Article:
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Monday, September 24, 2007

Living just enough for the city

Here are two wonderful articles from last Sunday's New York Times City section, which has become my favorite section.


The first is a soul-searching account by a man analyzing his reaction to seeing a man with a gun running towards him and his wife. It reminds me of a similar experience: once, in the former Soviet nation of Georgia, I was sitting with my wife (then my girlfriend), when a man and entered the restaurant, approached a group of mean looking men, and drew a gun. They lept to their feet, grabbed him, and rushed him out of the restaurant, to God knows what end. When they were gone, I found myself leaning awkwardly across the table with my chest in front of hers, and I felt a wave of macho pride, little deserved.

From the article:

Only years later have I reflected on why I did what I did that day. I’d lived in the city 20 years by then, leading a quiet, orderly, white-collar life, a deep groove worn in the route between my home and office. My comfort zone measured all of about four square inches; acts of daring were hardly my hallmark. I never stood too close to the subway tracks and usually stayed on the curb at red lights. So much did I watch my step, so safe did I play it, that if I went to a drive-in movie, I probably buckled my seat belt.

I was more or less a beta male in a city packed with alphas. As such, I’ve lived a life marked largely by anxiety and doubt and deliberation, by compromise and indecision and second-guessing, whether with family, friends or colleagues, my tongue curbed, my eyes averted and my punches pulled — in short, a life absolutely tattooed with certain characteristics of cowardice.

...

I made my decision that day, a decision as unambiguous as any I ever made, the right decision. Maybe I’d just seen too many action movies. In any case, I did what needed to be done, and maybe doing it once will turn out to be enough to redeem me.

Nothing really happened that day — no shots were fired, no one was wounded — but in one respect something very much happened. For years I’d often asked myself that classic big question: Exactly how much do I love my wife, the mother of our children, the woman I always say has meant everything to me? Can such love be measured?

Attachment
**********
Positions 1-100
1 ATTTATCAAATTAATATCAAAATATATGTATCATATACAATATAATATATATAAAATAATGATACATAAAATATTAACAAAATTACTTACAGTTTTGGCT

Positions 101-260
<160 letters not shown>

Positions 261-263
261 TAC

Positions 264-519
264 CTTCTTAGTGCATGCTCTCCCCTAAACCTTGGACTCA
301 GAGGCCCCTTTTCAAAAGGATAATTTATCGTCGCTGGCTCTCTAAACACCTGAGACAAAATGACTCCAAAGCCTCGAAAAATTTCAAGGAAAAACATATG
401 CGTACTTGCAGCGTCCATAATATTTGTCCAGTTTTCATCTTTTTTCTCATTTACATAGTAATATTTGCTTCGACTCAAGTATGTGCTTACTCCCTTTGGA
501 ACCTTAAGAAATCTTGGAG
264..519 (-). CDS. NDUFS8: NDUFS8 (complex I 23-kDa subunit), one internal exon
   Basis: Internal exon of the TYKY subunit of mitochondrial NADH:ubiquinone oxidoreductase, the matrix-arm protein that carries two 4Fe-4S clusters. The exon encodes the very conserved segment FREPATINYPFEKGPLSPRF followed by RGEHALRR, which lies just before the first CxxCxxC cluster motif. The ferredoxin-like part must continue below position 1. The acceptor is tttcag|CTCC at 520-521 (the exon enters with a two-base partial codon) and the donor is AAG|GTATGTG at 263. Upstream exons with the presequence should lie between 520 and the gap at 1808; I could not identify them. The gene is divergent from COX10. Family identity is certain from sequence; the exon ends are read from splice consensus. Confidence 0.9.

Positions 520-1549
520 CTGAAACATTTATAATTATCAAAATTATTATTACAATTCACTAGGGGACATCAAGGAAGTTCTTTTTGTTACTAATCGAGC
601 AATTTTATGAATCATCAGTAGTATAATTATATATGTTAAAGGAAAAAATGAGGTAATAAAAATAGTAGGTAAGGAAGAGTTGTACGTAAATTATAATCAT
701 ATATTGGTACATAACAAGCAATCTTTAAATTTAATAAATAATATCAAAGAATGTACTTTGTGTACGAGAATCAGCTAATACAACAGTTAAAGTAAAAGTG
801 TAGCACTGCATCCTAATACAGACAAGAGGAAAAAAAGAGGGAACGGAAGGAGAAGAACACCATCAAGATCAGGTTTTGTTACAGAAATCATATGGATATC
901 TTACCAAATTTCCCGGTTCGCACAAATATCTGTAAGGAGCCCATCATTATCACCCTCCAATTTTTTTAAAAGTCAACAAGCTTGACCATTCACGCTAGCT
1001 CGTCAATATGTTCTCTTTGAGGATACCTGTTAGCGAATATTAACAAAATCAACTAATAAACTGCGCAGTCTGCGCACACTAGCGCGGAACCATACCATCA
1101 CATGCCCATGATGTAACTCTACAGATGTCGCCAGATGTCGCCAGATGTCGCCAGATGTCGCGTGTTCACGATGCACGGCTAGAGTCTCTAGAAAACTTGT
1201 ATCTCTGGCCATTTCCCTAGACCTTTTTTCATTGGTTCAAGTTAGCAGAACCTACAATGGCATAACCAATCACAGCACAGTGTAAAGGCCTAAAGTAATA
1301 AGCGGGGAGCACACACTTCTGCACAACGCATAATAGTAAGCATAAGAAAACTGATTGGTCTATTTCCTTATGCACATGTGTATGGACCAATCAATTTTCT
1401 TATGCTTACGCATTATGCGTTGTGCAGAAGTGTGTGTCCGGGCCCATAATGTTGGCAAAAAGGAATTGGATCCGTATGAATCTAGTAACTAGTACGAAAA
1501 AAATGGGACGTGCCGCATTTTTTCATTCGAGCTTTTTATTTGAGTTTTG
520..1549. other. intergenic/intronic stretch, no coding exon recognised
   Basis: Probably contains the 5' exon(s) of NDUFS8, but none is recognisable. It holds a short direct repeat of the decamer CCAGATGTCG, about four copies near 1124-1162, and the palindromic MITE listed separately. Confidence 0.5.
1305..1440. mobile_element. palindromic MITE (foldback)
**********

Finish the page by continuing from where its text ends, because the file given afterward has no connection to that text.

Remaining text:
Would I, in fact, take a bullet for her?

Now I know.

The second is the heartbreaking story of a young West Village denizen. Once a fixture outside a local coffeehouse, where she had a reputation for chatting up anybody and everybody, she long struggled with depression and took her life at age 20. In her memory, her parents convinced the coffee house to let them install a bench with a plaque on the street outside; the inscription reads “In Memory of Chelica, Who Loved Coffee and Cigarettes.”

“Pretty much if a person gave her an opportunity to talk to them, she would,” said Miyoko Brunner, a friend since grade school. “She never made you feel self-conscious or like you should be saying something. She just kind of edged you along.”

Chelica, who for years fought depression, especially sought to befriend people with troubles of their own, among them a man whose attire has varied from women’s wear to a kaffiya and Roman sandals and who often carries a boom box while engaging in violent monologues that sometimes disintegrate into curses at pedestrians.

When asked recently about Chelica, he launched into an obscenity-laden rant about the Iraq war, began to walk away, and then turned briefly. “She was one in a million,” he said.

...


“At first some people didn’t like it because they thought you shouldn’t say that,” [her mother, Gammy] Miller said. “But you know, that is what she really loved. It was too late to do anything about that, right?”

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